Today, the tiny oil-rich State of Brunei, home to just 400,000 people, went ahead with the introduction of the latest wave of tough new Sharia-based laws that makes homosexuality punishable to death by stoning. Brunei enshrined the punishment into law on Wednesday despite a groundswell of criticism from international human rights groups and celebrities including George Clooney and Sir Elton John.
The newly-implemented sections of Brunei’s Darussalam Syariah Penal Code, which is based on a hardline interpretation of Islamic Sharia law, also makes adultery punishable by stoning to death in public. Even minor crimes such as theft now attract barbaric new punishments, including the amputation of body parts. Children are not exempt from the punishments.
The law was first proposed in 2014 but has only just come into force as the country slowly moves to a more strict interpretation of Islamic teachings. The former British-colony has clamped down on the celebration of Christianity as it imposes Islam across society – Religious police were even said to be forcing shops to take down Christmas tree’s last year.
Progressively introduced over the last few years, the first offences covered by the legislation – such as cross-dressing or Muslims failing to attend Friday prayers – only attracted penalties such as fines or imprisonment.
“To legalise such cruel and inhuman penalties is appaling of itself,” commented Rachel Chhoa-Howard, of Amnesty International.
“Some of the potential ‘offences’ should not even be deemed crimes at all, including consensual sex between adults of the same gender,” she continued. “The international community must urgently condemn Brunei’s move to put these cruel penalties into practice.”
Hollywood actor George Clooney, who is married to prominent Human Rights lawyer Amal Clooney, led calls to boycott the ultra-luxe Dorchester Collection group of hotels which includes the namesake Dorchester Hotel in London, as well as eight other properties including the Hotel Bel-Air and the Beverley Hills Hotel in Los Angeles because they are owned by the government of Brunei through the State-controlled Brunei Investment Agency.
A number of other A-list celebrities have thrown their weight behind the boycott, including Sir Elton John who said he commended Clooney for “taking a stand against the anti-gay discrimination and bigotry taking place in the nation of Brunei.”
Sir Elton continued: “Our hearts go out to the good, hardworking employees of properties owned by the Sultan of Brunei, many of whom we know to be gay.”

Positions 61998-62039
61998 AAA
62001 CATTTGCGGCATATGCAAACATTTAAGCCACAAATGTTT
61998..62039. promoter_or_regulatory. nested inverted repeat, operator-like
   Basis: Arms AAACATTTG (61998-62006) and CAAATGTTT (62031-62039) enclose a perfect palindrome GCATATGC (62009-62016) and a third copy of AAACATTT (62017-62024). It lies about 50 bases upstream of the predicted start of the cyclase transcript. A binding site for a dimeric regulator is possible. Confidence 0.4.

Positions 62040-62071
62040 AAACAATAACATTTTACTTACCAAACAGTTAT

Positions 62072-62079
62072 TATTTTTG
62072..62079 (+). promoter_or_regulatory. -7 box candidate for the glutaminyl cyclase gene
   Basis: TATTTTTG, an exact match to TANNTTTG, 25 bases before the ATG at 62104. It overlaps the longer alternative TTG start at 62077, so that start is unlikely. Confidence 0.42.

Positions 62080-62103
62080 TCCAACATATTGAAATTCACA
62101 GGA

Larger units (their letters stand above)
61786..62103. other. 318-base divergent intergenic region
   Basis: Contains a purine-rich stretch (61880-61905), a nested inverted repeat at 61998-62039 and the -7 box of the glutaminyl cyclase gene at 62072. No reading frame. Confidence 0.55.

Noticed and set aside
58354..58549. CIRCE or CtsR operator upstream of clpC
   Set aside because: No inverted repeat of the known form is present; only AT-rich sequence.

Attention has now turned to other businesses owned by the government of Brunei – including the country’s State-controlled airline, Royal Brunei Airlines. The carrier may be a relatively minor player with just 14 aircraft, including five Boeing 787-8 Dreamliners but it’s attracted a loyal following after becoming known as one of the cheapest ways to fly between Australia and Europe.
Human rights groups in Australia, however, are now calling on the Minister for Transport, Michael McCormack to revoke Royal Brunei’s landing rights in Australia, citing the danger that the airline poses to LGBTQ passengers. An update on the Australian government’s Smart Traveller website recently issued a travel advisory warning passengers that the laws apply to Brunei-registered aircraft.
Virgin Australia has taken the decision to revoke its staff travel agreement with Royal Brunei, although Qantas which also has a similar agreement has so far declined to comment on the matter.
So, should savvy travellers also be boycotting Royal Brunei Airlines in the same way that the ultra-elite are being urged to boycott the country’s luxury hotel collection? This is the bit where things get complicated because at what point do you draw the line?
Take, for example, Brian Kelly, the owner of travel website The Points Guy, who has joined the growing number of wealthy Dorchester Collection customers who have decided to boycott the hotel group. Despite his stance on this matter, Kelly frequently flies with the UAE-based Emirates and his website recently named the government-owned airline as having the best First Class experience.
Yet, according to Detained in Dubai, homosexuality in the UAE is still illegal and the punishment can range from 10 years in prison to fines, deportation and even the death penalty. Human Rights Watch claims the UAE “arbitrarily detains and in some cases forcibly disappears individuals who criticize the authorities” and Amnesty International says the UAE has failed to take steps to end torture and other ill-treatment of prisoners.
As part of a Saudi-led coalition fighting a proxy war in Yemen, the UAE has also been accused of committing possible war crimes. Why no boycott of businesses owned by the UAE then?
That’s not to say that taking an ethical stance on Brunei’s barbaric new laws isn’t the right thing to do but this just goes to show that’s it’s incredibly difficult to call out one regimen without questioning whether all the other businesses we hand our money to are also just as deserving of a boycott.
And while we’ve used the United Arab Emirates as an example, why end there? Should we extend our boycott to Chinese airlines because of the country’s treatment of Uighur Muslims or the apparent atrocities it has committed in Tibet?
Like so many boycotts, taking a stance against Brunei will only work if consumers are actually willing to inconvenience themselves for the sake of their political beliefs. But will enough people pay more for an alternative ticket with a different airline?